Archives for February 2018

Mt. Pleasant to choose

Justice Court replacement


By James Tilson

Staff writer

Feb. 22, 2018


MT. PLEASANT—A meeting will be held on Monday, Feb. 26, to select candidates for the vacancy in the Mt. Pleasant Justice Court.

The meeting will be held to replace Judge Ivo Peterson whose retirement is effective on June 30.

This 9 a.m. meeting of the Sanpete County Judicial Nominating Commission will be held in the chambers of the Mt. Pleasant City Council (115 W. Main).

Public comments will be accepted for the first 30 minutes of the meeting concerning issues facing the Utah judiciary and about any improvements to the system.

Those interested in appearing before the commission during the public comment portion of the meeting should contact Melisse Stiglich at (801) 578-3844 to request an appointment.

After the public comment portion, the meeting will then be closed to allow the commission members to select three to five candidates for the vacancy.

According to the press release from Utah State Courts, “Utah law requires the Judicial Nominating Commission to submit three to five nominees to the mayor of Mt. Pleasant, Sandra Bigler, within 45 days of its first meeting. Mayor Bigler then has 30 days in which to make a selection. The selection must then be certified by the Utah Judicial Council.”

Information on judicial retention and performance evaluation and on the Justice Court Nominating Commission members is available at

Contact Tami Larson at 462-2456 ext. 2 or by email at for additional information on the justice court position. The deadline for applying was Tuesday.

Plea deal in works for man who

allegedly stole Addie donations


By Robert Stevens

Managing editor

Feb. 22, 2018


PROVO—James Fowlke Richards, 46, Pleasant Grove, is scheduled for arraignment today after Sam Pead, deputy Utah County attorney, noted during a hearing on Feb. 8 that a plea deal is being negotiated with Richards.

Richards allegedly stole funds intended for Addie Lynn Fausett, the young girl from Fountain Green who received thousands upon thousands of Christmas cards and packages.

Little Addie died on July 29, 2016, and was buried in Nephi, initially without a grave marker.

Addie’s mother, Tami Fausett, visited Addie’s gravesite often, and nearly a year after Addie’s death, a burial marker was donated.

Tami had trusted Richards, yet she said, according to KSL, “He took what was donated for her headstone and for her funeral and medical bills, and I don’t know what happened to it.”

She added, “I thought he was a nice guy, a good person. We really liked him as a person, as a friend. He made us think he really cared for our family. But if he can make fake statements and lie and take money that he said was for my sick child, he’s not a good person.”  According to court documents, Richards is accused of using fake documents to seek reimbursements from charity organizations, claiming he had paid Addie’s medical bills, yet he kept some of the money amounting to thousands of dollars.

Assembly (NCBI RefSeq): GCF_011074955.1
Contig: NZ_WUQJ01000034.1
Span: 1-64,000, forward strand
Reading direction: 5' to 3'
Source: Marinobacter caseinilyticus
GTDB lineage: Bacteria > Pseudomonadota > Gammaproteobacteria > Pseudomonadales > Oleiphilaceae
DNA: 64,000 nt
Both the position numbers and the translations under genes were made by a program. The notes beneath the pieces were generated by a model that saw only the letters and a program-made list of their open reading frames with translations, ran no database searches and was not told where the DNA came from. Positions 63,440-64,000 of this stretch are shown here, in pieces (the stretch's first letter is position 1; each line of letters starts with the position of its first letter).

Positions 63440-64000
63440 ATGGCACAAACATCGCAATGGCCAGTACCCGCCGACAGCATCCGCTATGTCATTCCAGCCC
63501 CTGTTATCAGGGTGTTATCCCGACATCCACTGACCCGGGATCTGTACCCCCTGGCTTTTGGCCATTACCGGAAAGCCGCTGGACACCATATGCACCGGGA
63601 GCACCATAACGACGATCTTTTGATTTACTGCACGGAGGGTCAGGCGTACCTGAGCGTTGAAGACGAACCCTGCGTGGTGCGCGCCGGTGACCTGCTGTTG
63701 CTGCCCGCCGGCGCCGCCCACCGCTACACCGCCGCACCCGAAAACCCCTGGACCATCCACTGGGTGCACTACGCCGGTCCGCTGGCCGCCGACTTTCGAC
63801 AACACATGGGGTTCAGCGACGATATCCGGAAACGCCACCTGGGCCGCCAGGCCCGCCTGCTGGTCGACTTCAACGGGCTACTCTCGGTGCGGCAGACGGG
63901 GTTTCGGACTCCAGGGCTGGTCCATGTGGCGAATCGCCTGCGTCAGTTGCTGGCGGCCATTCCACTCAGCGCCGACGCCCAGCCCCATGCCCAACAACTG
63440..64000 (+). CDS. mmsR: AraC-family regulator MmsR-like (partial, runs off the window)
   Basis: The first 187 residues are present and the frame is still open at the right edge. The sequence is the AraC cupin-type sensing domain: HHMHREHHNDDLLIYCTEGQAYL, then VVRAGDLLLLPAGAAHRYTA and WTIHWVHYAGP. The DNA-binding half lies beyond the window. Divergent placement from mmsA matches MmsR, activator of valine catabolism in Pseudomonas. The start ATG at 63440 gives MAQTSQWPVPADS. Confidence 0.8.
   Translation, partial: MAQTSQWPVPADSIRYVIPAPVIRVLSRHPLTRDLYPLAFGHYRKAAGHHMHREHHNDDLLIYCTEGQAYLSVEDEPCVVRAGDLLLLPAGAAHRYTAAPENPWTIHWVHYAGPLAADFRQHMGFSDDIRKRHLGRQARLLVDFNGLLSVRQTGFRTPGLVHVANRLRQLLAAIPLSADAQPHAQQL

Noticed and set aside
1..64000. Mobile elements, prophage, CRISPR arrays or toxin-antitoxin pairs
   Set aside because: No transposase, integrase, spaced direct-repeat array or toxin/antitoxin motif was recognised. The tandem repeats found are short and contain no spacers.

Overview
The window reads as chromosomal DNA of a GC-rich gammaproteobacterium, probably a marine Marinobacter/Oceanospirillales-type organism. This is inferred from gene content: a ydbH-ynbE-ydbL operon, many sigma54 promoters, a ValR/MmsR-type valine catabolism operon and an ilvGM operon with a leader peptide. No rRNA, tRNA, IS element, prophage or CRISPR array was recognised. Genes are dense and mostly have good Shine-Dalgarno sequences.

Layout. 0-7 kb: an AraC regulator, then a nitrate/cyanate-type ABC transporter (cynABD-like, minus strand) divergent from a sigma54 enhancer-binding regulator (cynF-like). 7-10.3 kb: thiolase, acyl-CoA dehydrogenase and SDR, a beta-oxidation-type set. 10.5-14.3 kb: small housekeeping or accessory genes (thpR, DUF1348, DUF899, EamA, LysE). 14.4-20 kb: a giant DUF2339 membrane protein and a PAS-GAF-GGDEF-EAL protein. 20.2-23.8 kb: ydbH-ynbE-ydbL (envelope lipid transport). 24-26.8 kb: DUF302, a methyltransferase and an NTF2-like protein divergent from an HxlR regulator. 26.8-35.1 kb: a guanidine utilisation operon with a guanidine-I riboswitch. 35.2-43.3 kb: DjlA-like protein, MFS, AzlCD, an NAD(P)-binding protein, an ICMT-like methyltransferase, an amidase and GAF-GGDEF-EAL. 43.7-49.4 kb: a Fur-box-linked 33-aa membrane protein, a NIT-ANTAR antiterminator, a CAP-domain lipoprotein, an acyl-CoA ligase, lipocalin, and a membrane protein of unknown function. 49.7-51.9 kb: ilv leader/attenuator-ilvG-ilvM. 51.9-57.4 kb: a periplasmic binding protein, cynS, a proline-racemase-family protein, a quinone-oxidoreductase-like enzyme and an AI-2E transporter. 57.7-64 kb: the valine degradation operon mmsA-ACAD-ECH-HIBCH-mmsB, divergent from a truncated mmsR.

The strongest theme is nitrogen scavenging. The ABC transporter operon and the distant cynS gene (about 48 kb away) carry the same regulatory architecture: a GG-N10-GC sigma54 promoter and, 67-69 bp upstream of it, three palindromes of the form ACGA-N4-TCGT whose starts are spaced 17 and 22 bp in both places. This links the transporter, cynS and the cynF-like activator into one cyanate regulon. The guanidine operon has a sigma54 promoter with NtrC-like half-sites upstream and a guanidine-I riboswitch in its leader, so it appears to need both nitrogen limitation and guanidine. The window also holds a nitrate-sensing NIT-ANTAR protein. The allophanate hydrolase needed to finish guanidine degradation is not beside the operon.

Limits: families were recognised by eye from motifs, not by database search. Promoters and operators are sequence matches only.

Tami expressed concern that the money taken came from donations caring strangers, in some cases noting that the donation was all they could spare.

Richards was charged in October 2016 with three counts of communications fraud (second-degree felonies), and he was also charged with forgery (a third-degree felony).

Tami appeared in Provo on Feb. 8 and is reported by the Deseret News to have said, “I was hoping it could be done and over with just because it has been dragging on for so long.”     She added, Richards “made us all believe he was a friend and he loved Addie. … I feel betrayed and hurt. He used my child.”

[Read more…]

Spring City heritage of military

service worthy of recognition

with veteran memorial


By Courtney Syme

Feb. 22, 2018


A committee of Spring City residents (Spring City Veterans Memorial Association) is working to ensure veterans of Spring City are not forgotten or ignored. With the support of city government, VFW Post 9276, The Friends of Historical Spring City and others, a veterans memorial is being pursued.

The memorial and a granite monument will be “In honor of the brave men and courageous women of Spring City who served in the Armed Forces of the Territory of Utah and The United States of America.”

This effort is modest when compared to many veteran memorials. That is part of the proposed design—an affordable, modular concept not intended to be a final product but a starting point.

We plan to honor veterans past and present and plan for inclusion of future veterans. The memorial will represent more than 175 years of military service by residents of Spring City.